characterized by genuine intimacy and caring. 1.44]
8. The subject lost both parents in early adulthood. He was grief-stricken upon the death of his father. He showed no emotion at all at his mother’s funeral. Psychologically, for the subject, his mother had died many years earlier.
[I went into a depression after my father's death in July 1976; I attempted suicide in November 1977. My mother died in January 1980, while I was in my first year of law school. In May 1980 I finished the academic semester at the top 15% of my class.]
[Melanie Klein in Love, Guilt and Reparation (1935) writes: "In some patients who had turned away from their mother, in dislike or hate, or used other mechanisms to get away from her, I have found that there existed in their minds nevertheless a beautiful picture of the mother, but one who was felt to be a picture of her only, not her real self. The real object was felt to be unattractive—really an injured, incurable and therefore dreaded person. The beautiful picture had been dislocated from the real object but had never been given up, and played a great part in the specific ways of their sublimation."]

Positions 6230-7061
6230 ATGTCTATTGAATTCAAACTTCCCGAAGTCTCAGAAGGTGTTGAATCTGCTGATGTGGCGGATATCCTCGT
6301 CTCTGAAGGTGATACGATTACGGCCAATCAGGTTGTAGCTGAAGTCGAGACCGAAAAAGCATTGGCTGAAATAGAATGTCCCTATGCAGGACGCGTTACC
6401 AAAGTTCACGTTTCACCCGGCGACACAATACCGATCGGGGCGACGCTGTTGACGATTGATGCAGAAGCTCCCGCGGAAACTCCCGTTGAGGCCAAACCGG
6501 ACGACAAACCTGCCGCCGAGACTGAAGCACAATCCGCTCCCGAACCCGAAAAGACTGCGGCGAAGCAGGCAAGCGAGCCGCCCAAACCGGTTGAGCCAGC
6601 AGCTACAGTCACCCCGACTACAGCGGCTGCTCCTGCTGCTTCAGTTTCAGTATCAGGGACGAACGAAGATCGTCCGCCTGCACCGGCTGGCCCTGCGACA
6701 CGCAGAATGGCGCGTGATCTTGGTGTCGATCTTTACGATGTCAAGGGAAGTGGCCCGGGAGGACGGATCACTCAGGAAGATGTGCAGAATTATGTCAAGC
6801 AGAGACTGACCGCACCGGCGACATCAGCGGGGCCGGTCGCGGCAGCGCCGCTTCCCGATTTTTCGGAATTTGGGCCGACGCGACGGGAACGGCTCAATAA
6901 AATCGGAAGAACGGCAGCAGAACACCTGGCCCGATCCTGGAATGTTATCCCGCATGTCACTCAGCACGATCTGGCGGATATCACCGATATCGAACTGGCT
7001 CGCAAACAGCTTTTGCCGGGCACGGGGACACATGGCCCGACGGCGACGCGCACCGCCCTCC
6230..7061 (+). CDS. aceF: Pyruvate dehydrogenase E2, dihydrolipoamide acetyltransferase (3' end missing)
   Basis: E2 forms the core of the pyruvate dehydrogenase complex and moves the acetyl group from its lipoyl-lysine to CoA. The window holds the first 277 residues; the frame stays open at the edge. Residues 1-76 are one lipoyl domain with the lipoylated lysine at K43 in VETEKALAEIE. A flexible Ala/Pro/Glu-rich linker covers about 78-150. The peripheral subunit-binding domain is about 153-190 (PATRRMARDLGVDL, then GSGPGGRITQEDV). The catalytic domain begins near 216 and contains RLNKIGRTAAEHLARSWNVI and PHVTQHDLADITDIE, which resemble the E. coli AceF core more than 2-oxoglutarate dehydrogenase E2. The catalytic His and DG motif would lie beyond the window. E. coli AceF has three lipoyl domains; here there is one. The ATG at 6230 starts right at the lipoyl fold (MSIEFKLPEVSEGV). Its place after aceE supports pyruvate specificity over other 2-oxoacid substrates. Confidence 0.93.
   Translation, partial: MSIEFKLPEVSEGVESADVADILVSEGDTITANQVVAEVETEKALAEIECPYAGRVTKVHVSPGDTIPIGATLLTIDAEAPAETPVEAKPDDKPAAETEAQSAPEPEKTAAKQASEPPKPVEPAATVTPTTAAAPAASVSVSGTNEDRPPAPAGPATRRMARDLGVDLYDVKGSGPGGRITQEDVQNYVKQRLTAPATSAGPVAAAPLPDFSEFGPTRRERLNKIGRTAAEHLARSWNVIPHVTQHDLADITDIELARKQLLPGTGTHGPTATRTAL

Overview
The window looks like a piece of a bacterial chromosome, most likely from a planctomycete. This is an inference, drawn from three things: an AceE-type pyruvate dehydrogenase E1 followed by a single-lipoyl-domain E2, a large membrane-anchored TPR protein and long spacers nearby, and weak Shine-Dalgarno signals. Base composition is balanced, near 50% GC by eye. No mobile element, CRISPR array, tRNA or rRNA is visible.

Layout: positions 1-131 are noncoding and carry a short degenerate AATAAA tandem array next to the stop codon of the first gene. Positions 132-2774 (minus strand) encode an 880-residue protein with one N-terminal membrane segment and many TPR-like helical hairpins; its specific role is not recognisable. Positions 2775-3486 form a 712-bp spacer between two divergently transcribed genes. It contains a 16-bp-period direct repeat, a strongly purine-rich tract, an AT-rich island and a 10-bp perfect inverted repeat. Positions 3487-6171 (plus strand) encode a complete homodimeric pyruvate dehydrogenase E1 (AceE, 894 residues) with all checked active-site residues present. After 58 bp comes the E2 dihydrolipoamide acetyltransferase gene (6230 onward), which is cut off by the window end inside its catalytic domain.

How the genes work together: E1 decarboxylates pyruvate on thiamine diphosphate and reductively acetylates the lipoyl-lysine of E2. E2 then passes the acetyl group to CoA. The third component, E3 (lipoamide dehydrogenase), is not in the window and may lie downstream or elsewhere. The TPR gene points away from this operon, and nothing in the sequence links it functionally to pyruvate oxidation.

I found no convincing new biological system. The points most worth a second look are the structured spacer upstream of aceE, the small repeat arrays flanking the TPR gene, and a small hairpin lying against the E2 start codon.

9. The following selected sentences from Hermann Hesse’s novel Narcissus and Goldmund touch on the problems of anhedonia and identity loss/alteration of identity (from sensualist to ascetic intellectual), resulting from a withdrawal of emotional investment from the mother:
But how was it possible that the awakening of sex met with such bitter antagonism in such a beautiful, healthy, flowering adolescent? There must be a secret enemy who had managed to split this magnificent human being within himself and turn against his natural urges. All that was alive and radiant in this young man spoke only too clearly: he bore all the marks of a strong human being, richly endowed sensually and spiritually, perhaps an artist, but at any rate a person with a great potential for love, whose fulfillment and happiness consists of being easily inflamed and able to give himself. Then why was this being with such rich and perceptive senses so set on leading the ascetic life of the mind? Goldmund was one of those people part of whose lives have been lost; pressure of circumstances or some kind of magic power has obliterated a portion of their past. “I believe that he suffers because he has forgotten a part of his past.” “Ah? And what part is that?” “His mother, and everything connected with her.” “I reminded him that he does not know himself, that he had forgotten his childhood and his mother.” Hesse, H. (1930) Narcissus and Goldmund, at 32, 34, 38, 47, and 48 (Bantam Books/Published by arrangement with Farrar, Straus, and Giroux: 1987).